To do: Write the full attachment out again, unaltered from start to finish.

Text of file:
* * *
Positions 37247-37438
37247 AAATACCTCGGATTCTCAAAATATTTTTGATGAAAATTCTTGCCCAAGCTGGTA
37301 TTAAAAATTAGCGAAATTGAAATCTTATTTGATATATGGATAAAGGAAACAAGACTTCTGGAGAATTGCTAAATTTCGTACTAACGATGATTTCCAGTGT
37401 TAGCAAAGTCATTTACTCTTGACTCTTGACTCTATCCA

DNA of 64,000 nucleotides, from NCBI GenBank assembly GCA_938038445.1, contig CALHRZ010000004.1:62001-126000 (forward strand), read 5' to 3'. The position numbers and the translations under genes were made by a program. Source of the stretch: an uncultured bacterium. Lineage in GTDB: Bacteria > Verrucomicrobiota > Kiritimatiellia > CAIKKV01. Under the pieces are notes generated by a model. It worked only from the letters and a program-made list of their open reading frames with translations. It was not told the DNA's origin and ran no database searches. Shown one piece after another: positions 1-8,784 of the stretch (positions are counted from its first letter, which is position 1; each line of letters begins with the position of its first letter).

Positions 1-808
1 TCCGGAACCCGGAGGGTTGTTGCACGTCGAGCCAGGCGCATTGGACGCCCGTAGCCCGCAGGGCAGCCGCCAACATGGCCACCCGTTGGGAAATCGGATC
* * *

Positions 37247-37438
37247 AAATACCTCGGATTCTCAAAATATTTTTGATGAAAATTCTTGCCCAAGCTGGTA
37301 TTAAAAATTAGCGAAATTGAAATCTTATTTGATATATGGATAAAGGAAACAAGACTTCTGGAGAATTGCTAAATTTCGTACTAACGATGATTTCCAGTGT
37401 TAGCAAAGTCATTTACTCTTGACTCTTGACTCTATCCA

DNA of 64,000 nucleotides, from NCBI GenBank assembly GCA_938038445.1, contig CALHRZ010000004.1:62001-126000 (forward strand), read 5' to 3'. The position numbers and the translations under genes were made by a program. Source of the stretch: an uncultured bacterium. Lineage in GTDB: Bacteria > Verrucomicrobiota > Kiritimatiellia > CAIKKV01. Under the pieces are notes generated by a model. It worked only from the letters and a program-made list of their open reading frames with translations. It was not told the DNA's origin and ran no database searches. Shown one piece after another: positions 1-8,784 of the stretch (positions are counted from its first letter, which is position 1; each line of letters begins with the position of its first letter).

Positions 1-808
1 TCCGGAACCCGGAGGGTTGTTGCACGTCGAGCCAGGCGCATTGGACGCCCGTAGCCCGCAGGGCAGCCGCCAACATGGCCACCCGTTGGGAAATCGGATC